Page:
Comment by James Bauers


I’ll just tell you up front, I believe this book is blatant heresy. I know it was never meant to teach doctrine, but many are taking away “new” thinking about God after reading this book. I’ve heard it compared to the writings of CS Lewis … even in the comments on this post. The only thing it has in common with CS Lewis is that it is fiction with God as its subject. In the very first pages of the book the writer implies all three persons of the trinity are incarnational. Then it goes down hill from there! The link you provide in your post is a good one. However, it does not take much of a discerning mind to clearly see where this book is dangerous at best. My question would be, would you give a copy of this book to a new believer? No way!

Unfortunately I have had many in my own church that have read this book and think it is amazing. As far as why this book is so popular, I have one Scripture passage:
3 For the time will come when they will not tolerate sound doctrine, but according to their own desires, will accumulate teachers for themselves because they have an itch to hear something new. 4 They will turn away from hearing the truth and will turn aside to myths.
2 Tim 4:3-4 (HCSB)

Bottom line: If I want to read a good story that teaches me about the character and the attributes of God, I will read God writing about God (the Bible) over a piece of fiction written by a man with no regard for theology, but only for what will make himself and his readers “feel” good.

Comment by Mark Marshall

I too bought multiple copies of the Shack and gave them to my sisters and also shared with two of our friends. All but one was very positive! I loved the book. Not because it was theologically sound but because it protrayed the human side of God and that He truly does love me and wants the best for me and that He does work in mysterious ways. I thought that it was a very good read and I highly recommend it.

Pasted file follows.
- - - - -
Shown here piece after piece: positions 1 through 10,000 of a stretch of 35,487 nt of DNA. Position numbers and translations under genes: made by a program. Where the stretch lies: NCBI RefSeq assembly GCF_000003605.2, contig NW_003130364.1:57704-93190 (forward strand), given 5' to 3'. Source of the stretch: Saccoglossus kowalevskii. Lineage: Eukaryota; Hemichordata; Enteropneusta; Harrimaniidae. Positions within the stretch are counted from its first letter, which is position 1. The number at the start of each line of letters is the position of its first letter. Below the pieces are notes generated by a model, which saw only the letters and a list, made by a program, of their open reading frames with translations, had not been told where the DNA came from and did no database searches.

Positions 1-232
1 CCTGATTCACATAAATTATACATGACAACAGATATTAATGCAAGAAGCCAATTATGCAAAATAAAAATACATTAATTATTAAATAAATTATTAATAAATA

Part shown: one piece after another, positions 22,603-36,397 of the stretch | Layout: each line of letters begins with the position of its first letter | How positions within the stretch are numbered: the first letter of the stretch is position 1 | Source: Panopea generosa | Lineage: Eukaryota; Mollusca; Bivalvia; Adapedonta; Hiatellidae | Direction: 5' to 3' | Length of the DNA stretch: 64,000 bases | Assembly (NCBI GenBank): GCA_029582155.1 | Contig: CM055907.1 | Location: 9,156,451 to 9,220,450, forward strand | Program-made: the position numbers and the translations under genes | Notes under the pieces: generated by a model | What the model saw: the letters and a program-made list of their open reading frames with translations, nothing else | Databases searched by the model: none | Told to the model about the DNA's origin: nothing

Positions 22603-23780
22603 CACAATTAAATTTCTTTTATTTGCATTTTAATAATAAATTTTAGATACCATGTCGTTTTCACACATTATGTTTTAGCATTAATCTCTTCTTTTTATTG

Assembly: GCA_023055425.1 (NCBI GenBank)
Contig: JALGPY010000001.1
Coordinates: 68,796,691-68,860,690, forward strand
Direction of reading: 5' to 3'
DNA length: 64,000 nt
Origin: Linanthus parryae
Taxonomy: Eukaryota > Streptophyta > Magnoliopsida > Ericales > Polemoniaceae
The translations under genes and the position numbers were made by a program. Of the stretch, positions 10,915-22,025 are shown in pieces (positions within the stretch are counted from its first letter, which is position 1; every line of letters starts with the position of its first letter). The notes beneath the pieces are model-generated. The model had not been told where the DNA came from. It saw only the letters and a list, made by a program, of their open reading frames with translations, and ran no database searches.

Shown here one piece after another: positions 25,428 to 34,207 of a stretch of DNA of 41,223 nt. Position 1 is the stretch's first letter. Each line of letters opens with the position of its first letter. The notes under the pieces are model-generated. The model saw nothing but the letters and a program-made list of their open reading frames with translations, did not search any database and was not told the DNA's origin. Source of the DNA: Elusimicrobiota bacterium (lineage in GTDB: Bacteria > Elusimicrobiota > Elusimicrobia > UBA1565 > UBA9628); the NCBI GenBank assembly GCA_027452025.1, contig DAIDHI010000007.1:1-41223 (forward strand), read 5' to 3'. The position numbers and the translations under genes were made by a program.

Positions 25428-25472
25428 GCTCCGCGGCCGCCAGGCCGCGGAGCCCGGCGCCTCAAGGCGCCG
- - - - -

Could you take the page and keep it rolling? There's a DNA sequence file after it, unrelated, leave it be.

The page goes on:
Comment by Jane

I read the book, and before getting too far into it, I almost gave up. Around chapter 6 or so it can feel a little irreverant. However…. I would urge anyone who is skeptical to finish it all the way through. It does open a person mind to the personalness of God and how he really does care about the details of our lives, and how he by orchestrate events for his purpose.

I think it is probably especially appealing to the reader who may feel like God is too BIG and far away, and help them see that God is truly personal and desires a personal relationship.

Comment by Tammy

I am in agreement with the general sentiments of the comments. The book is not a perfect systematic theology, but it is edifying to many. I suspect that, by the comments of Mr. Marshall, he is the pastor of a church. Frankly, I’m sick of pastors telling me what to read and not to read. It is not blatant heresy!Mr.Marshall obviously has not read The Great Divorce by C. S. Lewis. That, to me, is much more problematic theologically than The Shack. But they are both fiction! We laypersons can discern good and bad fiction for ourselves without papal Protestant pastors.